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Saving Seals Can Unlock Secret to Saving Oceans

When the chairman of the Marine Mammal Commission, a federal conservation agency, testified before Congress in 2007, he spoke of the importance of the interdependency between growing human populations and marine mammals.

"In the face of competing priorities," Dr. John Reynolds told the lawmakers, "societies must be willing to invest in actions needed to ensure healthy marine ecosystems and marine mammal stocks, even in the absence of perfect information."

Scientists at the Marine Animal Rehabilitation Center at the University of New England are trying to increase the information we have so we can take those needed actions. And they believe that one of the key gauges of marine health centers on seals, which can be found in every ocean around the world.

"The environment is very delicate. The seals play a great part," observes center coordinator Keith Matassa.

Seals, people have much in common

What he and his colleagues learn will help the 1.5 billion people who will be living in coastal regions by the year 2050, eating, washing and earning a living from the world's oceans.

Located in Biddeford, Maine, on the north Atlantic coast, the University of New England is the only school in the country with veterinary and marine programs located together on one campus. The small rehabilitation center is staffed in large part by students. It's a member of the Northeast Stranding Network, the only marine mammal rescue program in Maine and an important resource for coastal states farther south, as well.

While one of the center's main missions is to rescue seals, scientifically known as pinnipeds, it is also a research facility. Matassa says its work can help people, because we have a lot in common with seals.

"Seals are top predators in the food chain," he points out. "They eat fish. We eat fish. A lot of what they're feeling the effects of, we can see the effects of in humans. So it's nice to be able to study those animals in a controlled setting, like the marine rehab center, and seeing what really is affecting them out in the wild."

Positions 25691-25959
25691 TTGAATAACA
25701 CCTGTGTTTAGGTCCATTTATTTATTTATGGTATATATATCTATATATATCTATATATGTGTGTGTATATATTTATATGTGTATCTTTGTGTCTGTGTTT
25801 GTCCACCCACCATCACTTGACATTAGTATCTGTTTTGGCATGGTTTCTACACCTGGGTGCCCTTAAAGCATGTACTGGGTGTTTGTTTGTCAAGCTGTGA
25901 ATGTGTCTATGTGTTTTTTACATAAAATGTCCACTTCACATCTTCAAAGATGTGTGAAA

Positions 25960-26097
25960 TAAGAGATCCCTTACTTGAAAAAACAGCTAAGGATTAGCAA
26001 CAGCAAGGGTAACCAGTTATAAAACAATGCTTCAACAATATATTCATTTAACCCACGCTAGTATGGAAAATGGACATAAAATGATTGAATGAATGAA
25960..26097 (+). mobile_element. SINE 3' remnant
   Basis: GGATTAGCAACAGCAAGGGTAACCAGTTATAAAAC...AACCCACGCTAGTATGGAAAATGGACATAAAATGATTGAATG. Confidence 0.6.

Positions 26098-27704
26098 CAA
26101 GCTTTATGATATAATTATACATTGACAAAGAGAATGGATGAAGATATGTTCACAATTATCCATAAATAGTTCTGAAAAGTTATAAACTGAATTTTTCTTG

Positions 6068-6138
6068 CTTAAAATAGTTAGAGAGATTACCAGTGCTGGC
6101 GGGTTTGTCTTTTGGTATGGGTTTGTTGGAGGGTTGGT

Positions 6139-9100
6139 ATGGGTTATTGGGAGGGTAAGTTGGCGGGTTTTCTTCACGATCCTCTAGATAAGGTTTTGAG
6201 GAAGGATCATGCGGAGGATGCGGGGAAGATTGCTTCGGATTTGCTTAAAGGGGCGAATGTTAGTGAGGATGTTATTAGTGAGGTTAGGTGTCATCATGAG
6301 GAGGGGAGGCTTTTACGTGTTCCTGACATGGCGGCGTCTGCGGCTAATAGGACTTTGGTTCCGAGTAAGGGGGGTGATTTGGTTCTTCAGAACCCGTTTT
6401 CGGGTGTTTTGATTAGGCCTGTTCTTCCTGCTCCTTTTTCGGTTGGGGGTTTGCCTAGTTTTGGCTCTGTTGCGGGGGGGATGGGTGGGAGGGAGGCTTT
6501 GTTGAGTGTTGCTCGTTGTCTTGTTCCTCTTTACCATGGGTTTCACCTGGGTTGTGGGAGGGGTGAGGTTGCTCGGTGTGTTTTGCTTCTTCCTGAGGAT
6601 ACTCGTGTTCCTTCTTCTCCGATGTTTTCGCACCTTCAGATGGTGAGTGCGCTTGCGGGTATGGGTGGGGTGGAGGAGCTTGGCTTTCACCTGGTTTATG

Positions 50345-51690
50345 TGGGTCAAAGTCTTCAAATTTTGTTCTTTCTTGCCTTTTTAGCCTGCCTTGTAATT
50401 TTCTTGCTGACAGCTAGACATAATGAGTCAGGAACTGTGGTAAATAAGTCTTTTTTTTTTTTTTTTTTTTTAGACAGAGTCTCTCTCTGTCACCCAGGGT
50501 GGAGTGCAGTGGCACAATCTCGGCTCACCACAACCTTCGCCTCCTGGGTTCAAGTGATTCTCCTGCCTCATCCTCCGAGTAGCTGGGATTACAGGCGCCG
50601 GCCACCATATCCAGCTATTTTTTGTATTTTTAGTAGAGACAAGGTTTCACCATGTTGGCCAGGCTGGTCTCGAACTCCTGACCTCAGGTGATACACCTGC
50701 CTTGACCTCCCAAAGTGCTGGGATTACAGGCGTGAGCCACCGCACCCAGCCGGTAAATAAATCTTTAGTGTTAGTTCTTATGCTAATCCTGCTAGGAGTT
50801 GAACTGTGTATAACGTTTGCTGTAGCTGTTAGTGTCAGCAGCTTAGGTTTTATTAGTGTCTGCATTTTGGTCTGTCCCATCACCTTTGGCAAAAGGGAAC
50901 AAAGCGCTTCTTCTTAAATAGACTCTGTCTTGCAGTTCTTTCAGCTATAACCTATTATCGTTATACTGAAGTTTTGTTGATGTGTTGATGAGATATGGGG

Seal sicknesses point to environmental ills

And what's affecting them is pollution from oil and chemical spills, reduction of their food supply, conflicts with fishermen, diseases and global warming.

Many seal species spend part of their lives in Arctic waters, and thinning ice sheets have reduced the habitat they need for resting, hunting and even birthing. Those conditions often push seals farther south, in poor health.

Rescued animals often arrive at the center sick, weak and undernourished. When they first come in, a staff member takes non-invasive blood, mucus and fecal samples. The samples will reveal not only the animal's condition, but also information about the environment and ultimately how those conditions could affect humans. Matassa compares the set-up to a hospital emergency room.

"We're just a little bit quicker than the regular human emergency room, but we can do everything they can do. We have blood machines, blood setups, so we can actually bring blood in here, spin it down and have results back to the vets in about 16 to 20 minutes."

Scientists watch for emergence of new diseases

Matassa explains that the center's research is geared towards identifying new diseases and antibiotic resistances.

"The diseases we're interested in are morbillivirus - which is a canine distemper which affects seals -, leptospirosis, brucella, West Nile virus, eastern equine encephalitis, toxoplasmosis, diseases along that line. Bacterial diseases, viral diseases, things that we can test [for in] the seals without being invasive in our research."

He adds that seals can contract many human diseases, including pneumonia and West Nile virus.

In the lab, they also test local water samples.

"We get all of our water out of the Saco River, and we look at what's in the Saco River as far as fecal pollution, antibiotic resistant bacterium that might be in the river," Matassa says.

Researchers work to save seals' lives

Besides epidemiological research, a large part of Matassa's work is centered on decreasing seal mortality rates. Only a quarter of seal pups will make it to their second birthday.

"We will do just about anything to try to get an animal through the rehab center and get it better and get it a second chance, including doing MRIs and CAT scans, working with other facilities, veterinarians and bringing in the best experts in the field, to treat the animals."

During the later months of the year, only about 20 to 30 percent of the baby seals that come into the center survive, because they are so sick when they arrive. But in the summer months, when rescued animals are healthier, the survivability rate goes up to 70 or 80 percent.

Matassa says we still have a lot to learn about seals and all the mysteries they hold when it comes to helping humans gauge the health of the environment. He hopes the work being down at the University of New England will help reveal the answers to improving the health of marine animals, the oceans and ourselves.